The hosts of the dinner, Emily Patton and Matt Oppenheimer, are longtime supporters of Kids4Peace. They value the work that Kids4Peace does to build a community of interfaith youth peace leaders, but they were also looking for the opportunity to have their friends experience the magic of Kids4Peace. This led them to invite people to dinner to see for themselves the power of the honest dialogue that Kids4Peace helps facilitate.

After an hour of conversation about the night’s question, the evening culminated with the creation of Team Oppily (a combination of “Oppenheimer” and Emily”), a Kids4Peace giving circle. A giving circle is a group of friends who come together to support a cause in a variety of ways. Financial support can be an important aspect of a giving circle, but Team Oppily will also be giving to Kids4Peace through things such as providing snacks for youth meetings, mentoring youth through sharing their experiences during K4P meetings, and helping to set up for larger K4P events.


The first gathering of Team Oppily!


Team Oppily is also pooling financial resources to provide a matching challenge for Kids4Peace’s year-end fundraising efforts in Seattle. They will match up to $1500 in year-end gifts, essentially allowing people to double the power of their contributions.

“All of us have experienced frustrating things in our lives,” said Emily. “While some people may resort to hopelessness, I am continually inspired by the youth and adults involved in Kids4Peace. I talk about the program all the time, so I wanted to find a way to have my closest circle of people reach a more comprehensive understanding of Kids4Peace, too. It was a really meaningful evening and I’m so grateful for our friends who were able to attend the dinner and commit to giving of their time and resources.”

We thank Emily, Matt, and all of Team Oppily for their commitment to building peace in our communities! If you are interested in starting a Kids4Peace giving circle, please contact Jordan Goldwarg, Director of Chapter Development, at

On Sunday, October 22, 2017, youth in Seattle and Cincinnati gathered with their communities for an afternoon of learning and friendship. Here is just a little taste of what the day held for everyone!

In Seattle…

Our October meeting was busy! Chances are we all left feeling a little overwhelmed, but in the best possible way. The school year is shaping up to be full of continued learning, advocacy work, planning and running workshops for other youth in the community, diving deeper into case studies of conflict, critically examining current events, and so much more!



Some highlights:

Our 10th graders, fresh from spending part of their summer in Washington DC, are taking on some local advocacy work with the De-Escalate Washington Campaign.

Our 9th graders are spending the year preparing for their trip to Washington DC next summer. They will be continuing to hone their leadership skills and deepen their understanding of advocacy. We started out their preparation with a crash course in the structure of the United States Government! The 9th graders will also be working together to plan and implement a workshop for younger youth later in the year, a workshop that will share some of the core messages of our work in Kids4Peace!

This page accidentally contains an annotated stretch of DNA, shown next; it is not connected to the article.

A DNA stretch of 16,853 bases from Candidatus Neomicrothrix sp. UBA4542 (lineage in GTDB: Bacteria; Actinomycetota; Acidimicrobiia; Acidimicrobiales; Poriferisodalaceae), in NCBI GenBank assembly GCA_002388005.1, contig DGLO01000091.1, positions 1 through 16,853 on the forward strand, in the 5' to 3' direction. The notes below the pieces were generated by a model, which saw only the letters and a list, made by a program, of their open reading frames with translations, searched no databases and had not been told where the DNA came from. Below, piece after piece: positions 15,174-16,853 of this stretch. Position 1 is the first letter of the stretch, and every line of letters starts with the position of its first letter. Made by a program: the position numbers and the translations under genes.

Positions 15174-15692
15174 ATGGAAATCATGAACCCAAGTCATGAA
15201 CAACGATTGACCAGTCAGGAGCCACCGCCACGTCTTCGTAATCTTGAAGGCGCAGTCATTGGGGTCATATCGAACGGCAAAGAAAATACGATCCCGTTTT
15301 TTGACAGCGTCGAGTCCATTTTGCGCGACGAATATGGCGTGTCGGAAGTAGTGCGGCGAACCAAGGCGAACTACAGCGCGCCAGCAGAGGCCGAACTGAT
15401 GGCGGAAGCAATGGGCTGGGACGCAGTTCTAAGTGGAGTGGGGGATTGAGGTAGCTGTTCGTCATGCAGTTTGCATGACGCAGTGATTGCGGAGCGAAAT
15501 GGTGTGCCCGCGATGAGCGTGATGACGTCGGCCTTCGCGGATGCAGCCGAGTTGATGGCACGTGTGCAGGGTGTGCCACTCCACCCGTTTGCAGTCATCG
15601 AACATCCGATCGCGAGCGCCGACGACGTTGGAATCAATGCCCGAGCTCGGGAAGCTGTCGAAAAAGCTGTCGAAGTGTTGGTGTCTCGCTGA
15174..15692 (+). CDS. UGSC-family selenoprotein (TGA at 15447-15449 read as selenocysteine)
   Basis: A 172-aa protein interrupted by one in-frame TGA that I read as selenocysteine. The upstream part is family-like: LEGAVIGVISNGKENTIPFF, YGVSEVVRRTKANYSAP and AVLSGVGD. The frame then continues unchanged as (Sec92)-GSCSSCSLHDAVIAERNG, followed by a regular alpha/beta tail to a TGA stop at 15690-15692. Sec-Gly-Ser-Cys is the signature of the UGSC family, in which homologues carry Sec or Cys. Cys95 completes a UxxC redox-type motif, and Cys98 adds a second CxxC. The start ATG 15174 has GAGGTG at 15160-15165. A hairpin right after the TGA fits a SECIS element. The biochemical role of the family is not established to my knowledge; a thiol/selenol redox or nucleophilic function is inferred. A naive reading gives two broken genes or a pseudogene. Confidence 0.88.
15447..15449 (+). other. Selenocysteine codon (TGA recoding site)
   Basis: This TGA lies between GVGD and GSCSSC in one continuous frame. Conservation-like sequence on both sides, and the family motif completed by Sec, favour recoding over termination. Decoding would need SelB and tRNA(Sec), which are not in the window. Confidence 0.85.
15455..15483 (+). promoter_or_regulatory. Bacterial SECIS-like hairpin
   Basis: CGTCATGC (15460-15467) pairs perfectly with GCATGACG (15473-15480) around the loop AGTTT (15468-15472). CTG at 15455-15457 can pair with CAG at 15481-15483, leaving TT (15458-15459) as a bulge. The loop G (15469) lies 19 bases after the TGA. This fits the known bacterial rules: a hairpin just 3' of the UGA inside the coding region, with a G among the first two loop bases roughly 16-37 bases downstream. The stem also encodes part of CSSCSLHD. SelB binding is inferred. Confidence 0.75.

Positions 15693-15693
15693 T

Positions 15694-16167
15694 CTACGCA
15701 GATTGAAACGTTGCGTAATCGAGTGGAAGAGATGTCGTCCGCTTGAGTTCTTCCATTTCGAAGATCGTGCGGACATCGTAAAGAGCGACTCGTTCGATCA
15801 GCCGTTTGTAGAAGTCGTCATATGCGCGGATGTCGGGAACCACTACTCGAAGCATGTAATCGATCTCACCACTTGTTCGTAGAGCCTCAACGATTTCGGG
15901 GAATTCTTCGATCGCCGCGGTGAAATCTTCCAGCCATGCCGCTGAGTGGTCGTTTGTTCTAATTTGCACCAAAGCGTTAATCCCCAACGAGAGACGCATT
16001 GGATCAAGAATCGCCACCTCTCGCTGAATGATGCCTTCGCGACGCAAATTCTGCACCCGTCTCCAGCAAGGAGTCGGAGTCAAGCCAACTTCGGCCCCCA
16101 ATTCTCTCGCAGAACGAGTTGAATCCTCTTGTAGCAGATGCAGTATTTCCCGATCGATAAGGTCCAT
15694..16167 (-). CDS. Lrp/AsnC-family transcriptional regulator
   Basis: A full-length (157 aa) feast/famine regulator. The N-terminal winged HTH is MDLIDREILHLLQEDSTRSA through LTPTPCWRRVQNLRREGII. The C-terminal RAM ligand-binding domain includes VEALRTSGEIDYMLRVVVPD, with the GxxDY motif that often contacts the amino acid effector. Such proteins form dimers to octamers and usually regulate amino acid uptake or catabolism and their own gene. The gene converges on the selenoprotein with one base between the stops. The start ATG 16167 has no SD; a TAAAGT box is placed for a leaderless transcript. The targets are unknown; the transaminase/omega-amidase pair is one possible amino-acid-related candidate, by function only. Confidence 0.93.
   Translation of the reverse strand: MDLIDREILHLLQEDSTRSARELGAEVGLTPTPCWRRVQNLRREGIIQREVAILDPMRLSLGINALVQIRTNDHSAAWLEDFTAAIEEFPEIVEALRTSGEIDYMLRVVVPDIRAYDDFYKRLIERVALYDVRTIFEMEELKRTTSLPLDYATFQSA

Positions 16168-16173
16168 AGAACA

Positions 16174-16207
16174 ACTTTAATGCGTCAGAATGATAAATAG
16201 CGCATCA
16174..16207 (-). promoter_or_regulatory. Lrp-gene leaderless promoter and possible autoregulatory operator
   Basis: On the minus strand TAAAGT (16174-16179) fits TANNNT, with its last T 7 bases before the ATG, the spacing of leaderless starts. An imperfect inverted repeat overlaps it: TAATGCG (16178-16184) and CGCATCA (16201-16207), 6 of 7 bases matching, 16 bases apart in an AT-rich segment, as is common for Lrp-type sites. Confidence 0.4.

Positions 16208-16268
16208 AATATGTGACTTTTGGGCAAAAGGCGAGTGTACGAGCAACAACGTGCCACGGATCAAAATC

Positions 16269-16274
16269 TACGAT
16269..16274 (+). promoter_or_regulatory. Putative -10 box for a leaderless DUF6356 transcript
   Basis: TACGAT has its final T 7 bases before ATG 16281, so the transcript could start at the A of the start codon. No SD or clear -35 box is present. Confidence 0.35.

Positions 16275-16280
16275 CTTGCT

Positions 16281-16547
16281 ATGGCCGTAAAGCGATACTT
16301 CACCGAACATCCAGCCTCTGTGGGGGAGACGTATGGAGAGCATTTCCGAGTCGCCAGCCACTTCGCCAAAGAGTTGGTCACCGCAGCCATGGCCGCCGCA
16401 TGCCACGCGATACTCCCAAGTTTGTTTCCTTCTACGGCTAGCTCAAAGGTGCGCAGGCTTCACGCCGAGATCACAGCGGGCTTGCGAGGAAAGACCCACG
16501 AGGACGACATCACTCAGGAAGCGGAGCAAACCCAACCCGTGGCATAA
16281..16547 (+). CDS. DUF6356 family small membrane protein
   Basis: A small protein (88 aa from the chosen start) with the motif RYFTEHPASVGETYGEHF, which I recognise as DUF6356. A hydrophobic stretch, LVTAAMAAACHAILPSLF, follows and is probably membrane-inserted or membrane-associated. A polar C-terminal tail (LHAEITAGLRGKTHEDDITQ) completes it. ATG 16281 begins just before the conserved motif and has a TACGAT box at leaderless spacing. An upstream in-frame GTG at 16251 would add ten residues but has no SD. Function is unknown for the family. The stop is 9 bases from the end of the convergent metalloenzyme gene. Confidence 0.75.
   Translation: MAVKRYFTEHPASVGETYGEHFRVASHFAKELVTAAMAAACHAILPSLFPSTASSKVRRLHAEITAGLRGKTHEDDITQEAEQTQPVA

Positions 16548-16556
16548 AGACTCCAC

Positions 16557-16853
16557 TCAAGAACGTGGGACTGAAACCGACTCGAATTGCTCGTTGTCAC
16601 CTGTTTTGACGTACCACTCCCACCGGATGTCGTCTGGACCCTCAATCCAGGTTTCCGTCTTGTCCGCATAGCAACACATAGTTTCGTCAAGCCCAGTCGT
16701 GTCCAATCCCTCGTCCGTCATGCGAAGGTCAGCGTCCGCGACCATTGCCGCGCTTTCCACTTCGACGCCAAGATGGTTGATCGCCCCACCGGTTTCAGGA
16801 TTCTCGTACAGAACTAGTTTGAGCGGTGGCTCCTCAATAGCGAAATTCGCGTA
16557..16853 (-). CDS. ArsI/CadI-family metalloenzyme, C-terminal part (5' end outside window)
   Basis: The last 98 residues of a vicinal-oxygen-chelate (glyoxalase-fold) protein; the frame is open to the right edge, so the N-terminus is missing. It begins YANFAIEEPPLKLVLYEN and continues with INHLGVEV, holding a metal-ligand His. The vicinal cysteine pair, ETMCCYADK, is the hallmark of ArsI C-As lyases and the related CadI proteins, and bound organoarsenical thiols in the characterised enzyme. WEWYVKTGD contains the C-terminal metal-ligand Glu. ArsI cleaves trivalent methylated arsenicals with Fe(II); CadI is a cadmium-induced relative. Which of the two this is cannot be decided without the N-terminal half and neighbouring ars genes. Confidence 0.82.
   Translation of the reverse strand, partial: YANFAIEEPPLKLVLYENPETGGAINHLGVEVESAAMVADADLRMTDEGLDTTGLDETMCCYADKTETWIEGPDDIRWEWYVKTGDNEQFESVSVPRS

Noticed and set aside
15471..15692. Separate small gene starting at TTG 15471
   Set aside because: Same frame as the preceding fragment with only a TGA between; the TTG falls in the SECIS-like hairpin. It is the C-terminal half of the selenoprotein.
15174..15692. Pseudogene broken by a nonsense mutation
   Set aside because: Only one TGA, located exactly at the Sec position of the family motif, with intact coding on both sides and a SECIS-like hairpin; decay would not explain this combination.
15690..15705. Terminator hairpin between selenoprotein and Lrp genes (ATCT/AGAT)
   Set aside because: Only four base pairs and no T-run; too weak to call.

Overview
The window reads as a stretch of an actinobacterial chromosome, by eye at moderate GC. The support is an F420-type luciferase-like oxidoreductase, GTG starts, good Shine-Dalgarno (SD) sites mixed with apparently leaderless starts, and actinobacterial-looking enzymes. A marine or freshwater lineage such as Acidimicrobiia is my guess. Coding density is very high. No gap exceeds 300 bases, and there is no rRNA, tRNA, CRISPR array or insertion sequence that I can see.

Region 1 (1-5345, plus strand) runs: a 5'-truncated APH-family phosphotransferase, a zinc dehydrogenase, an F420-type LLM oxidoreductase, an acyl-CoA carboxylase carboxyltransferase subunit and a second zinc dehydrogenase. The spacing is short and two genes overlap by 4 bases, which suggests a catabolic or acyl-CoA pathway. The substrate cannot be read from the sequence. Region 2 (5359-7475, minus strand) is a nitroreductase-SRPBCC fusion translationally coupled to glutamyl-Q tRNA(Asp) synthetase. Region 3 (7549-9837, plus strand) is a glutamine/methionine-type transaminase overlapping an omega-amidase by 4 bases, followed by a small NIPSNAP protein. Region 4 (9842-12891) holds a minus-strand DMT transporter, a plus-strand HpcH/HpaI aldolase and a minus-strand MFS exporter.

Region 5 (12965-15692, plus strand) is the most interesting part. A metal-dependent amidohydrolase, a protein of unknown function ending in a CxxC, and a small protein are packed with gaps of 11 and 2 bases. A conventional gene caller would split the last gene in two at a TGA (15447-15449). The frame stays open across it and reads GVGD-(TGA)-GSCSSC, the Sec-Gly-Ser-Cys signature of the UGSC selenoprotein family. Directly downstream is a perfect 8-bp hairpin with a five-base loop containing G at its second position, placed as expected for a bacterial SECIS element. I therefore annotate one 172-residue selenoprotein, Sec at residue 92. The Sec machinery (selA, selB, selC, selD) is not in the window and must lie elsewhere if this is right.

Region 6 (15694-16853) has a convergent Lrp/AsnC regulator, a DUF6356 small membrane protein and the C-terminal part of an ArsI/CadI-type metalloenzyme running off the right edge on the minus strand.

Our middle school students began the year critically examining some stories of conflict that we find in the sacred scripture of our religious traditions. This began their journey of exploring conflicts from around the world in preparation for heading to International Camp next summer with youth from both the United States and Jerusalem.


Finally, we all worked together to begin planning our upcoming holiday celebrations – a time when our whole community can come together and share about our personal family traditions and the holidays we celebrate throughout the year. Our youth were excited to serve as party planners for this event and we can’t wait to celebrate together at our first event on November 4th!

In Cincinnati…

What do eight campers, twelve staff members, 40 plants, and one arching tree all have in common? Kids4Peace, of course! The Cincinnati chapter gathered on Sunday for a tree planting ceremony in Cincinnati’s historic cemetery, Spring Grove Cemetery. Having purchased a ‘peace plot’ earlier this year, participants were able to plant some seeds and saplings in the ground, leaving a remnant of their work and love for K4P.

After two months of being apart, the community came together with families and staff to celebrate the season of fall. It was a gorgeous day for planting. With running and jumping embraces youth greeted old friends who they had not seen since August. Shouts and laughter were exchanged over bags of chips and trowels. Hands and knees were strained, digging and planting in the soft ground. A lovely time was had.


After the participants finished planting—dandelions, roses, sunflowers and one large tree—we gathered together for a tree-planting service to make the day more sacred. Bible verses, poetry, and prayers from Judaism, Christianity, and Islam were shared and chanted. Songs were sung; and cheers were shouted.


The day was wrapped up with a historical tour of the cemetery. The campers got an up close look at some of the monuments and mausoleums. Some even got close to the swans and snails that lined the lakes and ponds’ surfaces. It was a day of becoming close with another and with nature. Our community remains strong, as we continue to grow together from the same root. What an exciting day it was!